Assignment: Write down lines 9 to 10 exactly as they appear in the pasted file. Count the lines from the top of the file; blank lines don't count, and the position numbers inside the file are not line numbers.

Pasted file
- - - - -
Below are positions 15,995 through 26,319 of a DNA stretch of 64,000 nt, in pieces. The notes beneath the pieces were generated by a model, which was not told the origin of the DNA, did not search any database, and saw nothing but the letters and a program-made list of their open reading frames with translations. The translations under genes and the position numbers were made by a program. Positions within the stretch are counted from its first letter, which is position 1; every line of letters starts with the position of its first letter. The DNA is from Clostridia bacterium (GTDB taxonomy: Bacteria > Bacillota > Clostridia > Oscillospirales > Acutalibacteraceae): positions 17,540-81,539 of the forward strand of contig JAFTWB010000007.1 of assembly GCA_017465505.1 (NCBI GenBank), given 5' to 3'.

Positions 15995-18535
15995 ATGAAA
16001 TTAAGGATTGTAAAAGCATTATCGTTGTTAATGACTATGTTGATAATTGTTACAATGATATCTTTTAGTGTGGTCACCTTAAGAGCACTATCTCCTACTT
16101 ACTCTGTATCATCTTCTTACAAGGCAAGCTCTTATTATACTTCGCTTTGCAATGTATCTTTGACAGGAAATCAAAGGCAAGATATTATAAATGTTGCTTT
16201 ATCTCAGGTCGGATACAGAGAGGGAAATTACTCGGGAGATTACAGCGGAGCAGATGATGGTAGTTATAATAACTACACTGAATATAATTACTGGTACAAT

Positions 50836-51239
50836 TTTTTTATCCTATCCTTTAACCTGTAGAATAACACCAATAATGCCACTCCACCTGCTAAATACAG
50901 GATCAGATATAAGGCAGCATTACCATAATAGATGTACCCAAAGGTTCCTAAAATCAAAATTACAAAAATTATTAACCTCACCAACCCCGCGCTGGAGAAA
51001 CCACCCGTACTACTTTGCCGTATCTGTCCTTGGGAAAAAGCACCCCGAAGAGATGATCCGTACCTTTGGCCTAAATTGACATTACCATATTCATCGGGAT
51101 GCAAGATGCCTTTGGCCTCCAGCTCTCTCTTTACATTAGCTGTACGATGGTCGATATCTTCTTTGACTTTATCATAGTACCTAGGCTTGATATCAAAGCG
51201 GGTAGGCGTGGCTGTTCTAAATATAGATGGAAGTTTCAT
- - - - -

50901 GATCAGATATAAGGCAGCATTACCATAATAGATGTACCCAAAGGTTCCTAAAATCAAAATTACAAAAATTATTAACCTCACCAACCCCGCGCTGGAGAAA
51001 CCACCCGTACTACTTTGCCGTATCTGTCCTTGGGAAAAAGCACCCCGAAGAGATGATCCGTACCTTTGGCCTAAATTGACATTACCATATTCATCGGGAT